‘The New Zealand Food Safety Authority is totally compromised by its handling of issues surrounding A1 and A2 milk. The Authority is in a state of denial, and keeps making false statements. There is now an urgent need for an independent inquiry,’ says Professor Keith Woodford.
‘There is an obvious conflict within the NZFSA between the two roles of facilitating access to markets for New Zealand’s food products and the requirement to monitor food safety’, he says.
Professor Woodford is a Lincoln University agribusiness lecturer and the author of a book released last week, "Devil in the Milk: Illness, health and politics, A1 and A2 milk."
NZFSA Policy Director Carole Inkster has been forthright in the last week stating ‘there is no food safety issue with either type of milk’ and claiming that Professor Woodford’s book ‘is not backed by scientific evidence’. Subsequent to making this claim in a NZFSA press release, Inkster admitted on television that she had not read the book.
Professor Woodford’s book amasses evidence from more than 100 scientific papers. These papers include the human epidemiology, the human trials, and the animal trials, together with the biochemistry, pharmacology and immunology of the ‘milk devil’ that is released from A1 beta -casein. It is also notable that human milk is of the A2 type.
There is now a huge amount of compelling evidence which explains why Type 1 diabetes and heart disease is so much higher in countries which have a high intake of A1 beta-casein. There is no doubt that the protein fragment beta-casomorphin7 (the ‘milk devil’) is a strong opiate. We are fortunate that for most people this fragment is unable to get through from the intestines to the blood stream. But there are many people with a range of intestinal conditions for which this is possible. And young babies always have a permeable intestine to allow the colostrum molecule through. It is also notable that many of the symptoms of autism are linked to this protein fragment.
Inkster relies on the supposed findings from Professor Swinburn’s report to the NZFSA in 2004. However Professor Swinburn has been very clear on Radio New Zealand National’s ‘Nine to Noon’ on 14 September 2007 that he never used the word ‘safe’ in his report and that this was very purposeful. Also, there is considerable further evidence now available.
Inkster said on television (Close-up, 13 September 2007) that if there had been further developments since 2004 then Professor Swinburn would have informed the Food Authority and that the Authority was in regular contact with Swinburn. However Professor Swinburn has confirmed on Radio New Zealand National that he has been out of this field of research for several years. Swinburn has argued strongly that further research is needed and that switching herds to A2 would be a pain free solution.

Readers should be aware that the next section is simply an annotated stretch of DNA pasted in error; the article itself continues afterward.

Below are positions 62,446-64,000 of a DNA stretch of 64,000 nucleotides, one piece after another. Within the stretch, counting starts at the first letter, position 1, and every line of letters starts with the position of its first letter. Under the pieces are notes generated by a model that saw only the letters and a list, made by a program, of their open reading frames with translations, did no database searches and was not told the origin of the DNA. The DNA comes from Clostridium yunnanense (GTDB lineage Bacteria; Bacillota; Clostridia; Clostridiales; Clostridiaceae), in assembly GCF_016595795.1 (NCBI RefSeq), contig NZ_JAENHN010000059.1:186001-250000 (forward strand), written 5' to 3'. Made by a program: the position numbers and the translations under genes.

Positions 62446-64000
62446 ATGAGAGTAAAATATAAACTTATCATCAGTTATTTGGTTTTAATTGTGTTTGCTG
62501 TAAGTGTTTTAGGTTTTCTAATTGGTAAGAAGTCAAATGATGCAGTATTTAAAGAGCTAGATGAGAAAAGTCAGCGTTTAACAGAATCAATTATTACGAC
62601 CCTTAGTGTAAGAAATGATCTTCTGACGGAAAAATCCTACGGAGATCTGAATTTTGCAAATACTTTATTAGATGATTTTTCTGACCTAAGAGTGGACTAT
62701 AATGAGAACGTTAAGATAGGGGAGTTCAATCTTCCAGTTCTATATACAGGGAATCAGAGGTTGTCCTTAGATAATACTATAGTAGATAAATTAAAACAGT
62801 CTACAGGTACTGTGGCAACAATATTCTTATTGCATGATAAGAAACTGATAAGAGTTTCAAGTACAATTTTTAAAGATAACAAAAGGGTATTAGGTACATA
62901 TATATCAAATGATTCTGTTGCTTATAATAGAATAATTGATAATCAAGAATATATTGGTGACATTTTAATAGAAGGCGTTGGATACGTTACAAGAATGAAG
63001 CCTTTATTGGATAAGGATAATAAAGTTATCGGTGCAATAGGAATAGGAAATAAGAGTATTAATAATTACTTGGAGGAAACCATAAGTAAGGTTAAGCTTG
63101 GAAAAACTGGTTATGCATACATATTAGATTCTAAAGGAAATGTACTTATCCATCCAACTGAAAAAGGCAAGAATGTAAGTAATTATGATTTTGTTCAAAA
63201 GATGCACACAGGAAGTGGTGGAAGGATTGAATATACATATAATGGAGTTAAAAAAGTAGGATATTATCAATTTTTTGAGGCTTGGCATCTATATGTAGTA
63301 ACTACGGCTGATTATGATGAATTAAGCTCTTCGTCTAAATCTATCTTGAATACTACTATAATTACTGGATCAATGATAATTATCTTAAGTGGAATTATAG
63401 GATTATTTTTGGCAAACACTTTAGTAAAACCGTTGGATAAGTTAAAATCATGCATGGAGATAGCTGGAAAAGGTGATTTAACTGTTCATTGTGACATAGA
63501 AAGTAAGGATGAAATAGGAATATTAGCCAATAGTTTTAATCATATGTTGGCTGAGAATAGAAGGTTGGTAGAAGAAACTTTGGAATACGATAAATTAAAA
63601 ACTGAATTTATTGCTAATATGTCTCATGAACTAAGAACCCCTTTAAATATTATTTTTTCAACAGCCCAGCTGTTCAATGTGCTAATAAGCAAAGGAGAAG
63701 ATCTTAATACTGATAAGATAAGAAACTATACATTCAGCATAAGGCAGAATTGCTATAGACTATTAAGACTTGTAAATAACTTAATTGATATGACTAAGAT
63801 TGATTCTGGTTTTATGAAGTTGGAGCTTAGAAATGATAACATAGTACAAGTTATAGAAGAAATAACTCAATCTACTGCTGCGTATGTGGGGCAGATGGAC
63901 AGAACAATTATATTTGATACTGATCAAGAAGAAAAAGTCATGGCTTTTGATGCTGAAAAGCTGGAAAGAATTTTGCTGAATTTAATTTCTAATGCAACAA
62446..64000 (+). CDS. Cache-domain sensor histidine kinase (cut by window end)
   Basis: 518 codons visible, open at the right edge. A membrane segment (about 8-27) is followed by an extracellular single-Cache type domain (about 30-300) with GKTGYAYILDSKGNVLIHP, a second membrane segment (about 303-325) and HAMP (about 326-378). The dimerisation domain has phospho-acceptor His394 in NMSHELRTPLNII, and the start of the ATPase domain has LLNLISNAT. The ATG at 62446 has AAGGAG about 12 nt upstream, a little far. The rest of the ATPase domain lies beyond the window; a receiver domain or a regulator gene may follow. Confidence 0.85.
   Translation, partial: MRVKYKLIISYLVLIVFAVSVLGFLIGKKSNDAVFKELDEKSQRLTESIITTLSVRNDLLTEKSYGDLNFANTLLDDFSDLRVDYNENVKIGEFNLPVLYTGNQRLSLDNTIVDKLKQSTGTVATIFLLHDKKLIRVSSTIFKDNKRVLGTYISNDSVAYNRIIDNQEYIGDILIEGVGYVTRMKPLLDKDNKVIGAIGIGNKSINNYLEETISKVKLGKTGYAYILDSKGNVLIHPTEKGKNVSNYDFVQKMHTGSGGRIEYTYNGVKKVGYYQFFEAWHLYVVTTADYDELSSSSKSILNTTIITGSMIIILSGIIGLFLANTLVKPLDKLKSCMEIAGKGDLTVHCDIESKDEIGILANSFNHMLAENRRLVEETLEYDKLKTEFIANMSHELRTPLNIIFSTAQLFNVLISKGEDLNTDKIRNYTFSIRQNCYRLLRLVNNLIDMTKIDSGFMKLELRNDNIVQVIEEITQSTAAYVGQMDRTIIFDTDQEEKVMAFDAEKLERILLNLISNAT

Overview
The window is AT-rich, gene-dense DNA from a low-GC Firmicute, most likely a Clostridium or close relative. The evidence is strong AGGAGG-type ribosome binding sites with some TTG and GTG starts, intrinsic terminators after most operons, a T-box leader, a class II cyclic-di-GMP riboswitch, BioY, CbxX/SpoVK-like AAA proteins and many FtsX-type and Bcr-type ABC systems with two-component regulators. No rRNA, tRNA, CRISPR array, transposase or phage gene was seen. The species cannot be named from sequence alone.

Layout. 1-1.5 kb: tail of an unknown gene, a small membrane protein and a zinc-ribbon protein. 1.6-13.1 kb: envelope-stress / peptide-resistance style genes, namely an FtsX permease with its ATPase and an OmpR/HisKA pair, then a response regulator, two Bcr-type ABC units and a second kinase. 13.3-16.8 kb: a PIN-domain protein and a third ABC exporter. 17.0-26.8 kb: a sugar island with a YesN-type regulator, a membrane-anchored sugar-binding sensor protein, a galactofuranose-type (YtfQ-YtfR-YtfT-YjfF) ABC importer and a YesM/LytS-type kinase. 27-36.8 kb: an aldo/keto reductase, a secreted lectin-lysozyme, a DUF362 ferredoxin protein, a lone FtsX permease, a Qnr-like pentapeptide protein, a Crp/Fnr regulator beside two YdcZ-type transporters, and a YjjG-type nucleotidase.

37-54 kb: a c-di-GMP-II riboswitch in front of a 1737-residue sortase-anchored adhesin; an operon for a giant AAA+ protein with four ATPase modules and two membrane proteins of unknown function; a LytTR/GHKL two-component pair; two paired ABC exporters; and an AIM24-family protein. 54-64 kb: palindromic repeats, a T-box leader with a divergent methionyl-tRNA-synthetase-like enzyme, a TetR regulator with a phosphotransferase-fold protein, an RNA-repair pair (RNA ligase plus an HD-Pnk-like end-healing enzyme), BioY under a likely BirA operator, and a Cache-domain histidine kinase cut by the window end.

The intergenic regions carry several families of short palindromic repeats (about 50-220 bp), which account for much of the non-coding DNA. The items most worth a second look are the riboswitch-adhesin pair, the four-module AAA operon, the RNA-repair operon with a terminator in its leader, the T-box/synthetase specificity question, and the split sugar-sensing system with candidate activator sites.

NZFSA keeps giving different reasons as to why the Swinburn Lay Summary for non scientists was withheld in 2004. At the time Inkster said on Radio New Zealand National that ‘there’s nothing that’s being held back. The full text of the report is in the public arena.’ When presenter Kevin Ikin asked ‘and that includes the Lay Summary?’ she replied ‘No it doesn’t include the Lay Summary because it didn’t add anything’.
Subsequently, NZFSA official Carol Barnao wrote to Professor Woodford, when releasing the document under an Official Information Act request, that the Lay Summary was not previously released because ‘we feel that the tone is inconsistent with the substantive report’.
Subsequently Inkster has claimed that they did not release the Lay summary because they had not commissioned it. However Professor Swinburn has been very explicit on Radio New Zealand National (4 Sept 2007) that he was requested by NZFSA to provide it. And now Inkster has claimed to NZPA ‘what we do with the report that we commissioned is really our business’.
In that Lay Summary Professor Swinburn said things such as ‘the A1/A2 hypothesis is potentially very important for public health’. He said ‘it should be taken seriously and further research is needed’. Also, ‘appropriate government agencies have a responsibility to communicate the current state of evidence to the public’.
By not releasing the Lay Report, until forced to do by Professor Woodford’s OIA request, NZFSA effectively kept this away from the media until the issue had gone stale. The public was never informed and no research was commissioned.
And now, The NZFSA continues to control information. Professor Woodford states that he has had a request with NZFSA for further disclosure of information for 38 working days, despite the legislative requirement for NZFSA to respond within 20 working days. As of 17 September Carole Inkster has advised Woodford that that she expects to ‘sign off’ on some of the material by later this week. However, Inkster also advised that correspondence between NZFSA and other organisations is unlikely to be provided at this time. This correspondence is crucial in understanding the way NZFSA operates with industry.
‘The time has come for the NZFSA to be required to release all of its information as required by the Official Information Act. NZFSA must stop acting in a partisan fashion and address the statutory food safety issues,’ says Professor Woodford, ‘There has to be an independent inquiry into NZFSA operations’.